The sounds of si­lence (and jazz) help some after surgery

Modern Healthcare - - OUTLIERS | ASIDES & INSIDES -

Lis­ten­ing to Dave Brubeck per­form the Hoagy Carmichael clas­sic “Star­dust” may not be­come stan­dard pro­ce­dure in surgery re­cov­ery rooms, but re­searchers at Penn State Mil­ton S. Her­shey (Pa.) Med­i­cal Cen­ter found that elec­tive hys­terec­tomy pa­tients had sig­nif­i­cantly lower post-surgery heart rates when they lis­tened to that tune and other jazz num­bers.

The same ef­fect was found for pa­tients who were sim­ply ex­posed to sim­u­lated si­lence through wear­ing noise-can­cel­ing head­phones. Those pa­tients also saw an ad­di­tional ben­e­fit, as they ex­pe­ri­enced less pain.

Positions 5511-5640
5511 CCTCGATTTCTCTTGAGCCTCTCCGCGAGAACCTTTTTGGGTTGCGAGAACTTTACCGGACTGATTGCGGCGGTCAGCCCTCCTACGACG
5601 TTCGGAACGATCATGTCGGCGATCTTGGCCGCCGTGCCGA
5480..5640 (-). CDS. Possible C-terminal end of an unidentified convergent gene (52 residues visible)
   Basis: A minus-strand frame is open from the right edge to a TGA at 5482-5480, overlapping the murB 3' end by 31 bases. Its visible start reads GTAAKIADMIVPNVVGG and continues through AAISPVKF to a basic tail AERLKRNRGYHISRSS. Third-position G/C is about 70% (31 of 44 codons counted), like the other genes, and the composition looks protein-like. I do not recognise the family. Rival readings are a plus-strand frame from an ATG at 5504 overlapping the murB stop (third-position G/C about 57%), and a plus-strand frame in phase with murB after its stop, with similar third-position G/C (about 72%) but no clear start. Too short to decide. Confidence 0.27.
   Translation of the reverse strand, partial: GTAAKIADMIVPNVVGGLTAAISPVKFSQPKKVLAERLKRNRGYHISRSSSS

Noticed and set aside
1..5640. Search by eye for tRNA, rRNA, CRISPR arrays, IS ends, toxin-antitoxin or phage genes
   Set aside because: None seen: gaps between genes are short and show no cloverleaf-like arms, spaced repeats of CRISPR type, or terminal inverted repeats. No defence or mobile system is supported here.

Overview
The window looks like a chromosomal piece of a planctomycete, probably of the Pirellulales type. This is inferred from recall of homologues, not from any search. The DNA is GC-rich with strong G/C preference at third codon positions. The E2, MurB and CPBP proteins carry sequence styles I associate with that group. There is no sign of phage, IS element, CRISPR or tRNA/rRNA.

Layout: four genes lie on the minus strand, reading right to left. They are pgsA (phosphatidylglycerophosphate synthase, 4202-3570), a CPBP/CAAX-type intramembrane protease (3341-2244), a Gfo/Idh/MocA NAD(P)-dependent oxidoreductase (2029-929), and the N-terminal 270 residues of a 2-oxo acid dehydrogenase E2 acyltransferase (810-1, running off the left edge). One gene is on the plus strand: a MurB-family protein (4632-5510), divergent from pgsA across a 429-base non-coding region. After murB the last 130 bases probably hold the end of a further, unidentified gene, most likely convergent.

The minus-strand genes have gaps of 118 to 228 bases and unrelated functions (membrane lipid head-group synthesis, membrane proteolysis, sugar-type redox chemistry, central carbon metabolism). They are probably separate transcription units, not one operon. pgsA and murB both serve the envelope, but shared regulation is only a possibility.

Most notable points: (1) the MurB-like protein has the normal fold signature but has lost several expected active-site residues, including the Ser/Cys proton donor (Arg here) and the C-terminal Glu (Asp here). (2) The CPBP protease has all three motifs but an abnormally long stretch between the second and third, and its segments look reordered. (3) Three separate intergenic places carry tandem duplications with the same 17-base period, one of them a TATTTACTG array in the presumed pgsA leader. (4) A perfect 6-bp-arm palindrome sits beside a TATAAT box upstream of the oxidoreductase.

Sub­jects who lis­tened to jazz—which in­cluded cov­ers and orig­i­nals from Chris Botti, Brubeck and Diana Krall— had lower heart rates than the si­lence group after 20 min­utes, while pa­tients who got the silent treat­ment re­ported less pain after only 10 min­utes. Lis­ten­ing to jazz ac­tu­ally led to high­erthan-usual pain for some pa­tients.

Dr. Flower Austin, lead au­thor of the study, was an anes­the­si­ol­ogy res­i­dent at Her­shey Med­i­cal Cen­ter dur­ing the ex­per­i­ment and is now en­rolled in a pain fel­low­ship at UPMC in Pitts­burgh. Austin, who sings and plays the cello, said the use of jazz or si­lence isn’t meant to be a re­place­ment for pain med­i­ca­tion, but rather an ad­di­tional as­pect of mul­ti­modal treat­ment.

Fifty-six pa­tients par­tic­i­pated in the study, split ran­domly into the two sound groups for a 30-minute time­frame. Their heart rate, blood pres­sure, pain and anx­i­ety lev­els were eval­u­ated reg­u­larly and com­pared with base­line lev­els recorded im­me­di­ately after surgery.

“Ge­or­gia on my Mind”and “Star­dust” were the two Dave Brubeck pi­ano num­bers used in the study.

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